Contact lenses: the right fit for your lifestyle

Imagine this. You’re getting ready to go hiking. You put on your walking shorts and a loose fitting t-shirt, pop on your hiking socks and then slide your feet into…your slippers. You always wear your slippers – they’re comfy, soft and fit you so well. It’s what you always wear. But they’re certainly not suited to the activity ahead.

You wear runners for sport, dress shoes for events and slippers at home. You choose the shoe that best fits the purpose. The same can be said about contact lenses versus glasses. Sometimes contact lenses are suited to the occasion and sometimes glasses will do.

Alice Bongers, GMHBA optometrist, knows all about the versatility of contact lenses. Here she shares her knowledge to help you make a more informed decision about contact lenses.

The history of contact lenses

In 1888 the first contact lenses were fitted. Made from blown glass, they were very heavy and uncomfortable. Thankfully modern day contact lenses have evolved a lot since then. These days contact lenses are available in a range of different materials and sizes as well as in multifocal lens designs to correct both your distance and near vision.

Contact lenses are available to correct for refractive error including:

  • Short-sightedness
  • Long-sightedness
  • Astigmatism
  • Presbyopia
  • Some ocular or physical deformities

What are the different types of contact lenses?

Soft contact lenses are the most popular contact lens option worldwide. Soft contact lenses are made from soft, flexible plastics and generally provide excellent vision comfort as well as a shorter period for the user to adapt to them.

Hard contact lenses, or rigid gas permeable (RGP) lenses are made from harder, durable plastics. Given the more durable material, they may offer sharper vision improvements for some patients but tend to have a longer initial adaption time.

Are contact lenses comfortable to wear?

Contact lenses are known for providing excellent vision and comfort. So comfortable, that many patients may say that they can’t feel the contact lens on the eye once it has settled. If you are having troubles with comfort, please don’t hesitate to talk to your optometrist for help.

I normally wear multifocal glasses; can I wear contact lenses?

Yes, multifocal contact lenses are now available in several materials and designs.

How do I go about getting fitted with contact lenses?

The first step to wearing contact lenses is to book an appointment to see your optometrist. They will start with a general eye examination, then advise you on the suitability of contact lenses and which lens will be best for you.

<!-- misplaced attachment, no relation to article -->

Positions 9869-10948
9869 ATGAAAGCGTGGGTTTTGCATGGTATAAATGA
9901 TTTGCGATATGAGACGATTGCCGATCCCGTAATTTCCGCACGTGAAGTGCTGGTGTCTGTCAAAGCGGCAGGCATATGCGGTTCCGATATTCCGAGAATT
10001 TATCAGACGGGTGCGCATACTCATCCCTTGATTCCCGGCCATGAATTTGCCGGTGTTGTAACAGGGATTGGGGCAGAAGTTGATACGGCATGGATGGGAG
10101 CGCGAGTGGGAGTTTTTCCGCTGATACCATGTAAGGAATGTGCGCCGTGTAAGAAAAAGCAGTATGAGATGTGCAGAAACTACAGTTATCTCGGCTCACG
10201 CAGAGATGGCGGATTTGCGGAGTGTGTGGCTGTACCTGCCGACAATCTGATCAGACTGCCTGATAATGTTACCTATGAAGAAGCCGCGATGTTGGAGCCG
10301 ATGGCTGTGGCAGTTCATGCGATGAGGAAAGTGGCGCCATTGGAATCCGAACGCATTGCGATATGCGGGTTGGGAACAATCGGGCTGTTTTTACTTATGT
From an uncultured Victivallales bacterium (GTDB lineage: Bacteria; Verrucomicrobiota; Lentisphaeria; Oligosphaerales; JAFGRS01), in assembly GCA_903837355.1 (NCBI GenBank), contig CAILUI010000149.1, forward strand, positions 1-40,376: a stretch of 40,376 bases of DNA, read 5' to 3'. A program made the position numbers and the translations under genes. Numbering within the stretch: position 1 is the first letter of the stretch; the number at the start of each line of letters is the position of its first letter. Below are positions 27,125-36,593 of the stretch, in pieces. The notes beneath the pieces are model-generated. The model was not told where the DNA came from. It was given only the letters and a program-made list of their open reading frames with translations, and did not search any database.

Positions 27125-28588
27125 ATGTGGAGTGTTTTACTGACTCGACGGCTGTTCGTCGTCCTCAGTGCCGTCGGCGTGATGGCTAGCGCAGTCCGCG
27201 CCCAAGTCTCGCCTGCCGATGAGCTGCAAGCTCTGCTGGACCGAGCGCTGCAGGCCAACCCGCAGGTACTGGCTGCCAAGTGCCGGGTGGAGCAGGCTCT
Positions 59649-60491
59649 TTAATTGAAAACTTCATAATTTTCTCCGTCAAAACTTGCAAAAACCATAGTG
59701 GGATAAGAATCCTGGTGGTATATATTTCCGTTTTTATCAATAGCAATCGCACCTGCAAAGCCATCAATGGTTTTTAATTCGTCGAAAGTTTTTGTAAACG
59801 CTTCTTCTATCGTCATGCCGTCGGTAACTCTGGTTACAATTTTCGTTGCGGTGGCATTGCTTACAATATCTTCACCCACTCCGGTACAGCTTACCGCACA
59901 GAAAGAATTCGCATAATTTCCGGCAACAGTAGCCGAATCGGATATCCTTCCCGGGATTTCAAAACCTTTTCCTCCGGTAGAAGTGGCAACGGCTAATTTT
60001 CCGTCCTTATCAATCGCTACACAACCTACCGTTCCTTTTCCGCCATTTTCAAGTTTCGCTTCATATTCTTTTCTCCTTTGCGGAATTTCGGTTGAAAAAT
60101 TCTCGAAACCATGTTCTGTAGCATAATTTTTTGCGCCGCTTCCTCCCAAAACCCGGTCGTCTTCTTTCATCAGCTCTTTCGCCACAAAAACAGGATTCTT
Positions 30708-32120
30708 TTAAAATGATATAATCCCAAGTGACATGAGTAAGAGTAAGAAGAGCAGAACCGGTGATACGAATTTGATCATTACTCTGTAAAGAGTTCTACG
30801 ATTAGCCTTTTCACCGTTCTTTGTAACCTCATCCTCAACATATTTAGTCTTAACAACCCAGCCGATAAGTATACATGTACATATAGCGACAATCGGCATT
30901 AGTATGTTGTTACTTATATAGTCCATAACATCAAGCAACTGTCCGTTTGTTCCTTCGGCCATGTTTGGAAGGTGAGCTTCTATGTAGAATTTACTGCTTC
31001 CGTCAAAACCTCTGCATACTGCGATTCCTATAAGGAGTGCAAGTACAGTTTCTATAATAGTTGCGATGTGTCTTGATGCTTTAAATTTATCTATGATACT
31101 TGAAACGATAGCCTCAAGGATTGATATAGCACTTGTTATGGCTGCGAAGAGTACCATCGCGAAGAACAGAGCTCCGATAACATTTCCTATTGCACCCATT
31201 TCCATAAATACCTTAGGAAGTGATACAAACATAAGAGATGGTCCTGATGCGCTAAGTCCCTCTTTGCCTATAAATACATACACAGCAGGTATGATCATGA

Usually, trial lenses are organised. The optometrist will also organise an appointment to check the fit of the lenses to teach you how to insert, remove, handle and look after the lenses.

Are contact lenses hard to put in and take out?

Inserting and removing contact lenses does take some practice and some people will get it quicker than others. Like riding a bike, with practice, it will usually get easier. Your optometrist will be there to guide you through the process, answer your questions and show you different techniques that may help.

At what age can you start wearing contact lenses?

Young children, and in some instances, babies are fitted with contact lenses for various reasons. Age is not always a barrier for contact lens wear.

Can I wear contact lenses for sport?

Yes, contact lenses have a lot of advantages for sport as they provide good vision, are more stable than spectacles and are not affected by rain, fog or reflections.

Generally, soft contact lenses are the best choice for wear during sport as they tend to move around less on the eye compared to gas permeable lenses. Disposable soft contact lenses are also great as they give a fresh, smooth surface every day with a new lens.

Can a contact lens go behind my eye?

Contact lenses are generally very good at staying in place on the front surface of the eye (cornea). If it does become dislodged, it will likely settle under the upper or lower lid.  As the eye and inner eyelid is protected with a continuous layer, the lens cannot go further. Make sure if the contact lens has dislodged, you remove it rather than leave it in.

Next steps

Whether you have an upcoming special event, want to rely less on your glasses for sport, social or occupational reasons, or simply just want to change things up, contact lenses might be for you.

Book in to see an optometrist at GMHBA Eye Care to find out more about contact lenses or check out GMHBA Eye Care's current offers on contact lenses.